Social media has ushered in a new era of connectivity that has transformed important sectors. Things that are happening on social media could have a significant impact on the real world, whether it’s a trend, a movement, or a single post. Social media influencers and popular trends have altered the fashion business in particular. Many of these changes have aided in the creation of the ideal climate for fast fashion to grow, resulting in increased environmental and humanitarian concerns. To understand what we can do to turn things around, we need to take a more detailed look at these tendencies. Go to Teh Talk to read more related articles.
What is fast fashion?
Fast fashion refers to a substantial segment of the fashion industry whose business strategy is based on the mass manufacture of low-quality apparel that is pushed through retailers quickly to keep up with the latest trends.
When Spanish fashion company Zara came to New York in the early 1990s, the New York Times invented the word to characterise the brand’s objective of taking only 15 days for a garment to go from design to retail. UNIQLO, Forever 21, and H&M are some of the most well-known and well-known fast fashion brands in the world.
The fast-fashion business strategy entails quick design, production, distribution, and marketing, allowing brands and retailers to draw big amounts of a wider range of products and customers to obtain more style and product distinction at a lower cost.
People are intrinsically drawn to low-cost commodities, many of which are slaves to the latest fads, so a system that relies on such cheap and rapid production simply fosters excessive consumption. Individual customers will also find it easier and more cost-effective to buy low-cost apparel with limited lifespans rather than splurging on high-quality, long-lasting things that will quickly become obsolete.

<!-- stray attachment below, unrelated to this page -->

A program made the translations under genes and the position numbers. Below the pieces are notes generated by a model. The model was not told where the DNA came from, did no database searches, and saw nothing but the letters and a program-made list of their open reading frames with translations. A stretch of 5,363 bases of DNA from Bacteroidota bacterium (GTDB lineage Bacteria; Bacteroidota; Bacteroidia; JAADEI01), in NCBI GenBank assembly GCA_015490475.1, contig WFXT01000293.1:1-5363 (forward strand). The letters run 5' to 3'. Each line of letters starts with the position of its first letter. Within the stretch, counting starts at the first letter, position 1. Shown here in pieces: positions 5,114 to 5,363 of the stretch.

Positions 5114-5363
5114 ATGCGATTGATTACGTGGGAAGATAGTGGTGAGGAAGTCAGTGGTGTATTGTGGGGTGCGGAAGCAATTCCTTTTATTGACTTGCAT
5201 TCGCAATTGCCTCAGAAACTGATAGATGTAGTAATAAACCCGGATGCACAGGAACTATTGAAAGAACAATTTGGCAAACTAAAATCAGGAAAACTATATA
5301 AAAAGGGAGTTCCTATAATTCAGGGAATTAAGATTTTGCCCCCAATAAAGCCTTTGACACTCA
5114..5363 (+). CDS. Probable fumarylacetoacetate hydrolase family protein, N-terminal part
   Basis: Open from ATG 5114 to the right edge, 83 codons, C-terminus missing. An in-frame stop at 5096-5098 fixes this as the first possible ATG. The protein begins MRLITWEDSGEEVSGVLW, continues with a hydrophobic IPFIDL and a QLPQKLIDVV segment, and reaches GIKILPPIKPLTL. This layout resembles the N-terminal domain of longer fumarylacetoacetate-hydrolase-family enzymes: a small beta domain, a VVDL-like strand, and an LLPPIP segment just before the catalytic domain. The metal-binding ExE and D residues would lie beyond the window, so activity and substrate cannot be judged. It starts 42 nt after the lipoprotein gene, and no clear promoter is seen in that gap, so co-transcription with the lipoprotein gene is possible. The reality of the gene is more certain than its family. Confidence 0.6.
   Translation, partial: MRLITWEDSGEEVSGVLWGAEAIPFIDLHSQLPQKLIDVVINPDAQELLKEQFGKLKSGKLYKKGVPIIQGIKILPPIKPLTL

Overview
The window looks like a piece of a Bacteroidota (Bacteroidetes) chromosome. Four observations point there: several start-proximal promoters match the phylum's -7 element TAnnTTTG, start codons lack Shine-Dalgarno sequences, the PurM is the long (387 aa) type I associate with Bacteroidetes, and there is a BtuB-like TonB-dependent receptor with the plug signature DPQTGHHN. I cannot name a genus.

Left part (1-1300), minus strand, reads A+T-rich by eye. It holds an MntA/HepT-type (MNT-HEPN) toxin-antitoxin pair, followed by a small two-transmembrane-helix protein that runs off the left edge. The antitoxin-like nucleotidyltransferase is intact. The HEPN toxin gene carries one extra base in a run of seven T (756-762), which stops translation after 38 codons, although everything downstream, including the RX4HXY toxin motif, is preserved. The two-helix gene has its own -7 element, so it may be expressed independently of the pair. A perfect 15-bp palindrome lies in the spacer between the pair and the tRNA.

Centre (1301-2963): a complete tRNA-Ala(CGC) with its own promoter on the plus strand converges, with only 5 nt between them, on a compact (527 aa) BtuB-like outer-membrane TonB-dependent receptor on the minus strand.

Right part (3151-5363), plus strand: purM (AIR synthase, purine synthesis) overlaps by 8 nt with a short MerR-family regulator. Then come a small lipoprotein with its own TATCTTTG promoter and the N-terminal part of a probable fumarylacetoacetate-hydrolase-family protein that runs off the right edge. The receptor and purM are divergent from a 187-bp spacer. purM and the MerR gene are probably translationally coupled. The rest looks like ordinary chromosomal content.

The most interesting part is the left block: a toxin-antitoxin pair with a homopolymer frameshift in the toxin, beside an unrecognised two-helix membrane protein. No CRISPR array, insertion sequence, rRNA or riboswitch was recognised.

Trends move faster and faster
The power of social media to instantaneously link people from all over the world and share information is its most well-known feature. One way this affects the fashion sector is that it accelerates the rate at which new fashion trends emerge. Previously, it might have taken years for a specific style to spread from New York City to California, but now, thanks to social media, it can happen in a matter of days. Trends will no longer be characterised by a specific location or time; instead, people will mix and match pieces from many eras regardless of location.
This increased visibility also implies that trends come and go more quickly than ever before. The faster an item becomes fashionable, the faster it goes out of fashion. Timeless goods rise more slowly and last longer as a result. To keep up with the latest trends, consumers buy and discard apparel at a much faster rate. People today discard apparel roughly twice as quickly as they did 15 years ago, according to McKinsey & Company. Companies are the ones who benefit the most as the lifespan of apparel shortens. Clothing has become single-use, requiring consumers to repurchase their wardrobe every season to remain fashionable. This is not only bad for consumers, but it is also harmful to the environment.